CQC officials carried out 56 on-site inspections in the 12-week period from the start of September to 24 November, the watchdog has confirmed.
This is more than three times as many as took place from the start of the first UK lockdown on 16 March to the end of August - with just 17 on-site inspections over that period of almost six months.
GPonline also revealed last week that GP practices could face CQC inspections at designated sites delivering COVID-19 vaccinations.
GP leaders have repeatedly called for a reduction in unnecessary bureaucracy as practices face unprecedented workload through the second wave of the pansdemic.
The 73 on-site inspections since the pandemic began represent a huge reduction compared with the same period last year, when 1,117 inspections were conducted.
But the BMA has continued to warn that inspections should be paused to ensure practices are not overwhelmed during the second wave - with analysis by LMCs showing that the pandemic has added 50 hours a week to overall GP workload per average practice.
The CQC suspended routine inspections in March following the start of the pandemic, continuing to look at only ‘a very small number of cases’. In June it announced plans to re-start inspections - including on lower-risk cases - from autumn, in a move condemned as 'inappropriate' by GPs.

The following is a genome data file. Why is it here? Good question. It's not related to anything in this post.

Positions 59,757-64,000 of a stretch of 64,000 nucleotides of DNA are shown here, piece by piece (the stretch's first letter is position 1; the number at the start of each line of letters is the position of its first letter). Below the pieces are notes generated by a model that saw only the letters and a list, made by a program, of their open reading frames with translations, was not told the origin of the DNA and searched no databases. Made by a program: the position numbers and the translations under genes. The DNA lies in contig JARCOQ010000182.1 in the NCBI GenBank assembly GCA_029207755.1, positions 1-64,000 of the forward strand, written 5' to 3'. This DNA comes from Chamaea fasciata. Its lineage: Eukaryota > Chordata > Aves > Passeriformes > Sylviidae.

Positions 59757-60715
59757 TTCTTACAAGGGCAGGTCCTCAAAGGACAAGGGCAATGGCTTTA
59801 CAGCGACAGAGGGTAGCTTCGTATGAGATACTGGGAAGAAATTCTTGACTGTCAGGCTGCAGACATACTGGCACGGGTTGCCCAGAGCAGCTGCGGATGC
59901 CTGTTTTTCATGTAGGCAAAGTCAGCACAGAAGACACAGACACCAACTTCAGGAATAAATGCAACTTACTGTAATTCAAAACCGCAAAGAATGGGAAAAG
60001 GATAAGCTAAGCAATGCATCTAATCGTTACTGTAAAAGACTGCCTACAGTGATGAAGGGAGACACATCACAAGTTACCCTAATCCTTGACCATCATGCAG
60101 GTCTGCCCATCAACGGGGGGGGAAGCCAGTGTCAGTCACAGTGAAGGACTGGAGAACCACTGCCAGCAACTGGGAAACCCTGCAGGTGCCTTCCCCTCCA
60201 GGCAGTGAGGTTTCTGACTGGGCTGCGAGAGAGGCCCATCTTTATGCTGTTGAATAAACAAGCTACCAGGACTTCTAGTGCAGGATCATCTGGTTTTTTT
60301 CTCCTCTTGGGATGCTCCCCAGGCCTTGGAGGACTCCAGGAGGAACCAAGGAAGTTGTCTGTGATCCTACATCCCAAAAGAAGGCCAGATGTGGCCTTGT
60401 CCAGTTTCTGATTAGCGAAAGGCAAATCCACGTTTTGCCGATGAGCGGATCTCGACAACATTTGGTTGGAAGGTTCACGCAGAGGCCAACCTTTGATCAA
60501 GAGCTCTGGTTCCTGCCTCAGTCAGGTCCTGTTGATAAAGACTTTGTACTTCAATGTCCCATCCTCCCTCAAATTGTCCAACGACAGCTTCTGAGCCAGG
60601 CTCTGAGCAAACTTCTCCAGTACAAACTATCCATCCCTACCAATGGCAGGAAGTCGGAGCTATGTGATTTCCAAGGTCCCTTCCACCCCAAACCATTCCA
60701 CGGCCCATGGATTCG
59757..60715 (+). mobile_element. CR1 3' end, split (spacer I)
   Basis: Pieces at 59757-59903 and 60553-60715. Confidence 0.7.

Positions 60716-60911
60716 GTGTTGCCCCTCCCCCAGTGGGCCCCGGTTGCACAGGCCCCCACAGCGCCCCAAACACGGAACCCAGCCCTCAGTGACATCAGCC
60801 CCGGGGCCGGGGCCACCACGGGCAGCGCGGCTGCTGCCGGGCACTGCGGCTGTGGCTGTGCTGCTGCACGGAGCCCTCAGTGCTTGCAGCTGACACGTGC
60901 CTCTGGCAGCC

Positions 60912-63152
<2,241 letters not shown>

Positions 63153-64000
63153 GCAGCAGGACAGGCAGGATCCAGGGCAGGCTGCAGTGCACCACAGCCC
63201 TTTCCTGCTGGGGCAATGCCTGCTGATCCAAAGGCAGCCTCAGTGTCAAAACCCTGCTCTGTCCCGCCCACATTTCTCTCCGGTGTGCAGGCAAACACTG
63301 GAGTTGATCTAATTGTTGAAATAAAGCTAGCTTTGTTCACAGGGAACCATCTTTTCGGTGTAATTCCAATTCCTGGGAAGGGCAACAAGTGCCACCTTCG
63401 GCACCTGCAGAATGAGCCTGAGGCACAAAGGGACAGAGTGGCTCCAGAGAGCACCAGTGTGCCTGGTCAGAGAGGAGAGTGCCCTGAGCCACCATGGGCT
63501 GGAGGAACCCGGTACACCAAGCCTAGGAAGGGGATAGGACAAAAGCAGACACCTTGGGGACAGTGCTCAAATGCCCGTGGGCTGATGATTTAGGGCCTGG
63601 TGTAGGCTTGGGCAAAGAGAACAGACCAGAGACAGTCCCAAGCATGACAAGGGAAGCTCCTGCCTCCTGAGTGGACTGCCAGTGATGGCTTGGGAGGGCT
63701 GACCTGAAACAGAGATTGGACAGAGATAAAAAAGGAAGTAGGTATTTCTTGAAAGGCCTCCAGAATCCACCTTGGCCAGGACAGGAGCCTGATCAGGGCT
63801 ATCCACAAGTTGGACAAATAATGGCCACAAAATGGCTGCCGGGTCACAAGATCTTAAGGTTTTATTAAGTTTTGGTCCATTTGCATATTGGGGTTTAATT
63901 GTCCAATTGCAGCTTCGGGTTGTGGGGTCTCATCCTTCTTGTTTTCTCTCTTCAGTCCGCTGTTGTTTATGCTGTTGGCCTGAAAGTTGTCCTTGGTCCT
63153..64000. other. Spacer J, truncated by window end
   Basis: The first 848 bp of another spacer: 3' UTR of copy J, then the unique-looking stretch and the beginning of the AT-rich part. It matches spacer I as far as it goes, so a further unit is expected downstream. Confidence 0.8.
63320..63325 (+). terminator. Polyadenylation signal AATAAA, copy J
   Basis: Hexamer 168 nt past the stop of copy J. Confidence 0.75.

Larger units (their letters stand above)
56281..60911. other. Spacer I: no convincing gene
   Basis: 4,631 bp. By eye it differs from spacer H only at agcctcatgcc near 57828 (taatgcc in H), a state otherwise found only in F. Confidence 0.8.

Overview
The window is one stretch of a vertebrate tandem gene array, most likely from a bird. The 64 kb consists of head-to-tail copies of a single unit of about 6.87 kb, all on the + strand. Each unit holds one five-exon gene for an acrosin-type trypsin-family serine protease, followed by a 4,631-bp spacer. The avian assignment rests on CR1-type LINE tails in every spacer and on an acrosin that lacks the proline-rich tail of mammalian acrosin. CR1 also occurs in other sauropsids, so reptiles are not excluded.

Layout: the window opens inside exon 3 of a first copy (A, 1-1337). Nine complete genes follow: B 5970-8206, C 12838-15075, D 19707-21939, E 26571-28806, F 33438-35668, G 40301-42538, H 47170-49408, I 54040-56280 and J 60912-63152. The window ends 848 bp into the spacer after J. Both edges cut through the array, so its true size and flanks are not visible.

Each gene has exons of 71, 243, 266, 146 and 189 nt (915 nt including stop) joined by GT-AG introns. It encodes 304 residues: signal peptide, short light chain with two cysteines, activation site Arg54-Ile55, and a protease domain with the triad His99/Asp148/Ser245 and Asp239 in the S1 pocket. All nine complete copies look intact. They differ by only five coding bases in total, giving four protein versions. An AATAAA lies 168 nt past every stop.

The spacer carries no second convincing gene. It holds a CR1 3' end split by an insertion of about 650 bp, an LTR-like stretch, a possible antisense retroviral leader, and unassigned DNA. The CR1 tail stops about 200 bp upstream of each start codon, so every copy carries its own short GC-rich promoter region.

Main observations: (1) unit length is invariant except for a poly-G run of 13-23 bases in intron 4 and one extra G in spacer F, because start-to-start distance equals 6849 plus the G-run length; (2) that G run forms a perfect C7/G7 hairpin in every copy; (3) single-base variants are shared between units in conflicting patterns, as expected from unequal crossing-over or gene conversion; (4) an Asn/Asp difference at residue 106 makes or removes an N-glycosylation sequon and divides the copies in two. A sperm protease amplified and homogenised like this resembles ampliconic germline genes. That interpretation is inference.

BMA GP committee chair Dr Richard Vautrey said last week that the CQC should stop all non-essential inspections, warning GP practices would need 'all hands to the pump' to cope with a COVID-19 vaccination programme on top of existing heavy workload.
He pointed out: ‘At the outset of the pandemic in March, 94% of general practices were judged by the CQC as being good or outstanding. We have shown that we can be trusted to deliver for our patients when they need us most. It now makes sense to remove all unnecessary regulatory attention.'
Chief inspector of primary care at the CQC Rosie Benneyworth told GPonline that patient safety had to ‘remain a priority’ for the healthcare system as it contended with the impact of coronavirus.
She said: ‘We know that GPs and practice teams are under immense pressure, that is why we have suspended routine, frequency-based inspections. It is also why we have worked with the sector to respond and adapt – finding ways to support providers while balancing our duty to provide public reassurance.
‘The transitional regulatory approach has been developed to be flexible, builds on what we learned during the first wave of the pandemic, and importantly means that any inspection activity is more targeted and focused on where we have identified or people have shared concerns.’
She added: ‘We remain sensitive to the changing circumstances of providers, while making sure our regulatory role and core purpose to keep people safe are at the heart of every decision we make.’